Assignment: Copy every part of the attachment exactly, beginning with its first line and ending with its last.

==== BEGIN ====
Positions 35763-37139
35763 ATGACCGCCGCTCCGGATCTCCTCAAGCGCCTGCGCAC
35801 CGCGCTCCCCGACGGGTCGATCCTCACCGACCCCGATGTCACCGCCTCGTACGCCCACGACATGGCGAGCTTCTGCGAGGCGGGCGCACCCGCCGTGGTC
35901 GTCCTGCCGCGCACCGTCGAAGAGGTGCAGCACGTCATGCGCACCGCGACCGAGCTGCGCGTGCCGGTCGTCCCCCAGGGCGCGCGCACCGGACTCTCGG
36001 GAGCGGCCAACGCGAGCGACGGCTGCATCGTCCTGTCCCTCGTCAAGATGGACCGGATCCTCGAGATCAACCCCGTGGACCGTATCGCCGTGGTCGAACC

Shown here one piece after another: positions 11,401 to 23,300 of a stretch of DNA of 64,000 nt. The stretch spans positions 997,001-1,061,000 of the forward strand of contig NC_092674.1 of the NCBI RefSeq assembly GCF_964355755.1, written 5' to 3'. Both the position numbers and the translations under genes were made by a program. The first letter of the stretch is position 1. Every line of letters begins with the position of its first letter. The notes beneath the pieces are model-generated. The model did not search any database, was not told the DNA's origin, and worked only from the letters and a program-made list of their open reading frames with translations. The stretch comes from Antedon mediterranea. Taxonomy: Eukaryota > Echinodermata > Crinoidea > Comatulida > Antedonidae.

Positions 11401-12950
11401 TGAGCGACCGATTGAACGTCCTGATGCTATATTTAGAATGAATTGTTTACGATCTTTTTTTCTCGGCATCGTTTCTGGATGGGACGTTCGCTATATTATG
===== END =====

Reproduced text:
Positions 35763-37139
35763 ATGACCGCCGCTCCGGATCTCCTCAAGCGCCTGCGCAC
35801 CGCGCTCCCCGACGGGTCGATCCTCACCGACCCCGATGTCACCGCCTCGTACGCCCACGACATGGCGAGCTTCTGCGAGGCGGGCGCACCCGCCGTGGTC
35901 GTCCTGCCGCGCACCGTCGAAGAGGTGCAGCACGTCATGCGCACCGCGACCGAGCTGCGCGTGCCGGTCGTCCCCCAGGGCGCGCGCACCGGACTCTCGG
36001 GAGCGGCCAACGCGAGCGACGGCTGCATCGTCCTGTCCCTCGTCAAGATGGACCGGATCCTCGAGATCAACCCCGTGGACCGTATCGCCGTGGTCGAACC

Shown here one piece after another: positions 11,401 to 23,300 of a stretch of DNA of 64,000 nt. The stretch spans positions 997,001-1,061,000 of the forward strand of contig NC_092674.1 of the NCBI RefSeq assembly GCF_964355755.1, written 5' to 3'. Both the position numbers and the translations under genes were made by a program. The first letter of the stretch is position 1. Every line of letters begins with the position of its first letter. The notes beneath the pieces are model-generated. The model did not search any database, was not told the DNA's origin, and worked only from the letters and a program-made list of their open reading frames with translations. The stretch comes from Antedon mediterranea. Taxonomy: Eukaryota > Echinodermata > Crinoidea > Comatulida > Antedonidae.

Positions 11401-12950
11401 TGAGCGACCGATTGAACGTCCTGATGCTATATTTAGAATGAATTGTTTACGATCTTTTTTTCTCGGCATCGTTTCTGGATGGGACGTTCGCTATATTATG